IEM are the most important cause of the neonatal illness and many of these disorders are treatable if diagnosed in early phase; therefore, there is a need of IEM screening in newborns. [11,28] In other various countries, IEM screening has expanded quite well. A pilot study was done by Shawky et al.,  in 2015, which included around 40 neonates with various reasons of abnormal behavior such as poor suckling, poor crying, and convulsions and was suspected to have IEM and concluded that around 32.5% of selected neonates for the case study were diagnosed with IEM who have sepsislike symptoms. Another study was done by Shawky et al.  in which the screening of mentally retarded children was done by paper chromatography and various other tests such as ferric chloride test and nitroprusside test resulting in 11.3% of neonates with confirmed diagnosis of IEM. In Brazil, a study was conducted on 101 hypoglycemic neonates having metabolic acidosis, jaundice, diarrhea, vomiting, hepatomegaly or splenomegaly, cataract, apnea, and convulsions. Around 63.3% of 101 were diagnosed as IEM.  In China, a study was conducted by Huang et al.  on 11,060 neonates, of which only 62 were diagnosed as IEM. The symptomatic neonates were presented with metabolic acidosis, jaundice, hepatosplenomegaly, recurrent vomiting, hypoglycemia, convulsions, and unconsciousness. In German study,  106 neonates were diagnosed as IEM out of 250,000 neonates. In Taiwan, the newborn screening at the national level revealed phenylalanine metabolism defect as the most common defect of IEM followed by MSUD. [34-36] IEM screening should be done for the betterment of any country's health and wealth, but it is still lacking due to various hurdles coming in its way like financial constraints as it is quite expensive, so every individual person or country cannot afford it and also there is a lack of education and awareness among the citizens of one's country regarding the importance of IEM or its role in the well-being of the child in near future.
Individually rare kind of disorders, IEM manifest due to partial and full enzymatic defects leads to the accumulation of toxic metabolites in the body. To manage its morbid and mortal effects, early and timely diagnosis and management is essential. The newborn screening program one of the important ways to provide early and pre-symptomatic diagnosis. The approach is proved to be a boon for innocent infants suffering from IEM disorders who can live a normal life if properly managed.
The authors thankfully acknowledge the management of Santosh Medical College and Hospital, for supporting the work.
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Preeti Sharma (1), Shivani Gupta (2), Pradeep Kumar (1), Rachna Sharma (3), Mahapatra T K (1), Gaurav Gupta (4)
(1) Department of Biochemistry, Santosh Medical College and Hospital, Ghaziabad, Uttar Pradesh, India, (2) MBBS Student, TSM Medical College and Hospital, Lucknow, Uttar Pradesh, India, (3) Department of Biochemistry, TSM Medical College and Hospital, Lucknow, Uttar Pradesh, India, (4) Department of Biochemistry, Government Medical College, Badaun, Uttar Pradesh, India
Correspondence to: Preeti Sharma, E-mail: firstname.lastname@example.org
Received: December 14, 2018; Accepted: January 08, 2019
Source of Support: Nil, Conflict of Interest: None declared.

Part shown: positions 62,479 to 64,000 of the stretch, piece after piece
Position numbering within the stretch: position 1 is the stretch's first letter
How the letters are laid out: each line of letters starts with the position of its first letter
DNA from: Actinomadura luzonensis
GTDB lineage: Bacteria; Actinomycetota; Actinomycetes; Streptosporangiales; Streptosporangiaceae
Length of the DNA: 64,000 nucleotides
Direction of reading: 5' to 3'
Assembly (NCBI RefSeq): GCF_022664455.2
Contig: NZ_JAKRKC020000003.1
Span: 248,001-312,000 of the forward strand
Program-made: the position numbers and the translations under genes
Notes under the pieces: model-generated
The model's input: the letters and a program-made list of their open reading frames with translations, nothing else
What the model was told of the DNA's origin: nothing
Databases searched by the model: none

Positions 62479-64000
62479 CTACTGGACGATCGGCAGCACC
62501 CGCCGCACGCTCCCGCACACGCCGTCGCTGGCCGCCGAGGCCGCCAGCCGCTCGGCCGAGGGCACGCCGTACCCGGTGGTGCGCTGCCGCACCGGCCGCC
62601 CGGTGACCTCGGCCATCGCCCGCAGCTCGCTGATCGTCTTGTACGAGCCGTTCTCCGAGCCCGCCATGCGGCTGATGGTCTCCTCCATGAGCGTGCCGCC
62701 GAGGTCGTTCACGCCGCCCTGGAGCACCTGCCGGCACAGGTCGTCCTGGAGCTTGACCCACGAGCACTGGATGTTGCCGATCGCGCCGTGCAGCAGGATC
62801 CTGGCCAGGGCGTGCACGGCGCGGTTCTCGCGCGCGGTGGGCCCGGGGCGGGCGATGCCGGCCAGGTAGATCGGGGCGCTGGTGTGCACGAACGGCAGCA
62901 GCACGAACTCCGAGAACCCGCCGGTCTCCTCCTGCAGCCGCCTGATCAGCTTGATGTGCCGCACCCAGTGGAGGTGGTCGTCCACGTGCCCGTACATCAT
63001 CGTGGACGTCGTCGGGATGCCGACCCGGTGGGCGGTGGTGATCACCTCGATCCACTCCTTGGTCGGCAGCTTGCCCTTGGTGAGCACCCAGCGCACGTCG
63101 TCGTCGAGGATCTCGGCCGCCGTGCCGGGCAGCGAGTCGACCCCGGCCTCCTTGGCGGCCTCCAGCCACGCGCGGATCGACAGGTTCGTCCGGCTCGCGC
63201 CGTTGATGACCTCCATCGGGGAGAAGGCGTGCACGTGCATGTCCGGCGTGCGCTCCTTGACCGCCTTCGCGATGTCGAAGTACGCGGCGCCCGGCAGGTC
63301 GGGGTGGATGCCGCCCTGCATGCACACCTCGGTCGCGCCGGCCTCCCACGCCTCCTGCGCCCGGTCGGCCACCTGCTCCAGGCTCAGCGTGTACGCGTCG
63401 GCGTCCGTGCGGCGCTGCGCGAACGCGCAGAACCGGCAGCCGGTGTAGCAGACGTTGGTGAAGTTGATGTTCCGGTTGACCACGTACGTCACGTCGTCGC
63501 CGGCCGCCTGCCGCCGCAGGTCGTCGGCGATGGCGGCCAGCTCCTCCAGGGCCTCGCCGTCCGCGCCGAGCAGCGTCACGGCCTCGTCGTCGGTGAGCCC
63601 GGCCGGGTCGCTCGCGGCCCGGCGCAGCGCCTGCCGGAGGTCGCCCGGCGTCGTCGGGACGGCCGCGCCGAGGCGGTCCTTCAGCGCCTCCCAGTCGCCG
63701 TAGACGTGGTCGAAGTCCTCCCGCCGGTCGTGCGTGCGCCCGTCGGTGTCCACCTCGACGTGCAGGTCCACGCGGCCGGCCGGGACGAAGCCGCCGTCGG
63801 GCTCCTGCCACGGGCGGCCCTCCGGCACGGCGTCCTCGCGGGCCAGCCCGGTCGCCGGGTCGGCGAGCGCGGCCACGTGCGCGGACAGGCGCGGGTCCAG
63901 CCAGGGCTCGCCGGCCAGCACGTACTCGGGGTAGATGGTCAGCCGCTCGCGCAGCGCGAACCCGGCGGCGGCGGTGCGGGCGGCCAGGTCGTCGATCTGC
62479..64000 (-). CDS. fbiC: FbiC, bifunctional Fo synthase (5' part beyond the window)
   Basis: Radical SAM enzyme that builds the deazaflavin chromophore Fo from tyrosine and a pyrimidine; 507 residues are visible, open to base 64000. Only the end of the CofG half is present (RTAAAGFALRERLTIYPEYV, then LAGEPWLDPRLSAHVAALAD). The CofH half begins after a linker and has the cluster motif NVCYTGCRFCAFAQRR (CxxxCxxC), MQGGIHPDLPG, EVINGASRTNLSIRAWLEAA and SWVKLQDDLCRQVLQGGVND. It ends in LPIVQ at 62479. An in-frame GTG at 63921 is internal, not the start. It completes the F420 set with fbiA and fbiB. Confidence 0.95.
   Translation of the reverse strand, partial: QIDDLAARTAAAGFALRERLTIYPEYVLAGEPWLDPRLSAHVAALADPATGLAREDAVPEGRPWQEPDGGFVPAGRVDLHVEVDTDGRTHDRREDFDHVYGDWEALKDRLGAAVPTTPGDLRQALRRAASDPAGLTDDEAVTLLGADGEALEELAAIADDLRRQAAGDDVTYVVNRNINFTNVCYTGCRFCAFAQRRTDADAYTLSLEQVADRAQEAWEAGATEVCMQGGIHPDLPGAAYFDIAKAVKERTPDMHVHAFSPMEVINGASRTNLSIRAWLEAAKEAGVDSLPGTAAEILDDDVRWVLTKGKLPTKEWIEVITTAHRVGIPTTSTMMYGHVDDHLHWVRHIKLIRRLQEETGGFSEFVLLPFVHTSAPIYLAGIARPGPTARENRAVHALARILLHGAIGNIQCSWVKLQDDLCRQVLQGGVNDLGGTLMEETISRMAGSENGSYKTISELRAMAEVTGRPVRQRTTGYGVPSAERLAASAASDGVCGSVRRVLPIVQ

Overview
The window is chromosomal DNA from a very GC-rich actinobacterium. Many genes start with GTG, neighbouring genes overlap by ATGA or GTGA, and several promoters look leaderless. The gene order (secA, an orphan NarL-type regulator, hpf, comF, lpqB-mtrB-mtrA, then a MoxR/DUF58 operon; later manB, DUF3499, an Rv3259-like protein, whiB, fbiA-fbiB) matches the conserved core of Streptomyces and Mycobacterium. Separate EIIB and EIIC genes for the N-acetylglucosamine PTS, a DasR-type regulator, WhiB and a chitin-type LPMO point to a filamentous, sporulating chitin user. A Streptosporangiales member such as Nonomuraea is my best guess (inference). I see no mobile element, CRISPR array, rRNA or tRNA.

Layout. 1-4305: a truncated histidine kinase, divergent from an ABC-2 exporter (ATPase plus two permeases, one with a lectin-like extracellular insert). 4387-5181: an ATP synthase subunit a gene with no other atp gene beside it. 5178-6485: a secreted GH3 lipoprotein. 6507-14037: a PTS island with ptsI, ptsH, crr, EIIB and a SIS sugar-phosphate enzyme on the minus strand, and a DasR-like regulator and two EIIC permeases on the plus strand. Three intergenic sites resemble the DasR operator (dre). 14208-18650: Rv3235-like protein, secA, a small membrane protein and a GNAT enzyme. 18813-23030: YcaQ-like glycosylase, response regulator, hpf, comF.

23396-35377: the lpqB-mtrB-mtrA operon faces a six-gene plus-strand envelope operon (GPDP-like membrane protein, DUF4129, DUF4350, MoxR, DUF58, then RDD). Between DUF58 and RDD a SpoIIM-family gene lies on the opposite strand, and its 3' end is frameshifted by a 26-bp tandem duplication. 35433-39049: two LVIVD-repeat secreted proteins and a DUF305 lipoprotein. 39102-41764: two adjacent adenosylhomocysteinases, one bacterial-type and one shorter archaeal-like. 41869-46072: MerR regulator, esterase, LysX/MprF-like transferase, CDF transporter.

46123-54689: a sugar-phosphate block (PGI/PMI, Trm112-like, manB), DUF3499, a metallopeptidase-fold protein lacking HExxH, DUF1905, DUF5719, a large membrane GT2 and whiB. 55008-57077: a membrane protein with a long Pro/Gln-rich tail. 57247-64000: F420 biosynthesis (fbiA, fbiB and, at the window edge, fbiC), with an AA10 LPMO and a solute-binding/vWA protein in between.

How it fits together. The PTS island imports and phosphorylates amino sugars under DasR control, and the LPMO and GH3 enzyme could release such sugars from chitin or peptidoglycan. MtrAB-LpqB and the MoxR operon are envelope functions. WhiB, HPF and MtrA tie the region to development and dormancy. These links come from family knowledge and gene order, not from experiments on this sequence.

Table 1: Various IEM disorders IEM disorders S. No. Hemoglobinopathies 1 Beta-thalassemia 2 Sickle cell anemia (HB SS) 3 Sickle cell disease (Hb S/C) 4 Variant hemoglobinopathies (C, D, H, Bart band), including HbE Endocrinology 5 Congenital hypothyroidism 6 Congenital adrenal hyperplasia Endocrinology 7 Cystic fibrosis 8 G6PD deficiency 40 Iminoglycinuria 41 2-Ketoadipic aciduria 42 Sacchropenuria 43 Hydroxylysinuria 44 Cystathionuria 45 Hyperprolinemia 46 Hyperprolinemia type II 47 Hyperhydroxyprolinemia 48 5-Oxoprolinuria 50 Hypersarcosinemia 51 Imidazole aminoaciduria 52 Formiminoglutamic aciduria 85 Lactose intolerance Fatty acid oxidation disorders 86 SCAD 87 MCAD 88 LCAD 89 VLCAD 90 Short/medium-chain 3-hydroxy-CoA dehydrogenase deficiency 91 Long-chain 3-hydroxy-CoA dehydrogenase deficiency 92 Mitochondrial trifunctional protein deficiency 93 Carnitine transport defect 94 Multiple CoA dehydrogenase deficiency 95 Medium-chain ketoacyl-CoA dehydrogenase deficiency Test done on urine samples Amino acid disorders 9 Phenyl ketonuria 10 Defect in biopterin cofactor biosynthesis 11 Defects in biopterin cofactor regeneration 12 GTPCH deficiency 13 Dihydropteridine reductase deficiency 14 Benign H-PHE 15 Tyrosinemia type I 16 Tyrosinemia type II 17 Tyrosinemia type III 18 Transient tyrosinemia in infancy 19 Tyrosinemia caused by liver dysfunctions 20 MSUD 21 Carbamoyl phosphate synthetase-1 deficiency 22 OTC deficiency 23 Citrullinemia 24 Citrullinemia type II 25 Argininosuccinic aciduria 26 Argininemia 27 Hypermethioninemia 28 Homocystinuria 29 Alkaptonuria 30 Tryptophanuria with dwarform 31 Xanthurenic aciduria 32 Valinemia 33 Hyperleucinemia 34 Dihydroptoyl dehydrogenase deficiency 35 3-Hydroxylbutyryl-CoA deacylase deficiency 36 Histidinuria 37 Hartnup disease 38 Lysinuric protein intolerance 39 Familial renal iminoglycinuria 53 Serum carnosinase deficiency 54 Glutathionuria 55 Hyperpipecolatemia 56 3-Aminobutyric aciduria 57 Histidinemia Organic acid disorders 58 Propionic academia 59 Multiple carboxylase deficiency 60 Methylmalonic acidemia 61 Methylmalonyl-CoA mutase deficiency 62 Methylmalonic aciduria 63 Malonic acidemia 64 Biobutyryl-CoA dehydrogenase deficiency 65 Methylbutyryl-CoA dehydrogenase deficiency 66 Methylmalonic semialdehyde dehydrogenase deficiency 67 B-Ketothiolase deficiency 68 Isovaleric acidemia 69 3-Methylcrotonyl-CoA carboxylase deficiency 70 3-Methylglutaconic aciduria 71 3-Hydroxy-3-methylglutaric aciduria 72 Glutaric aciduria type-II 73 Glutaric aciduria type-l 74 Mevalonic acidemia 75 3-Methyl-3-hydroxybutyric aciduria 76 4-Hydroxybutyric aciduria Carbohydrate disorders 77 Galactosemia 78 Galactokinase deficiency 79 Galactose epimerase deficiency 80 Transient galactosemia 81 Fructosuria 82 D-glyceric aciduria 83 Fructose-1, 6-diphosphatase deficiency 84 Endogenous sucrosuria Peroxisomal disorders 96 Zellweger syndrome 97 Neonatal adrenoleukodystrophy 98 Infantile Refsum's disease 99 Zellweger-like syndrome 100 Primary hyperoxaluria Disorders of purine pyrimidine metabolism 101 Adenosine deaminase deficiency 102 Lesch--Nyhan syndrome 103 Partial deficiency of hypoxanthine adenine phosphoribosyltransferase 104 Adenine phosphoribosyltransferase deficiency 105 Xanthinuria 106 Orotic aciduria 107 Thymine-uraciluria 108 Dihydropyrimidinase deficiency 109 Hyperuric acidemia Lactic acidemia, hyperpyruvic acidemia 110 Pyruvate dehydrogenase deficiency 111 Pyruvate dehydrogenase phosphatase deficiency 112 Pyruvate carboxylase deficiency 113 Pyruvate decarboxylase deficiency 114 Leigh syndrome Other IEM 115 Biotinidase deficiency 116 Canavan deficiency 117 Fumarate hydrolase deficiency 118 HHH syndrome Miscellaneous genetic condition 119 Neuroblastoma MSUD: Maple syrup urine disease, H-PHE: Hyperphenylalaninemia, SCAD: Short-chain CoA dehydrogenase deficiency, MCAD: Medium-chain CoA dehydrogenase efficiency, LCAD: Long-chain CoA dehydrogenase deficiency, VLCAD: Very long-chain CoA dehydrogenase deficiency, HHH: Hyperornithinemia-hyperammonemia-hyperhomocitrullinemia, GTPCH: GTP cyclohydrolase, OTC: Ornithine transcarbamylase, IEM: Inborn errors of metabolism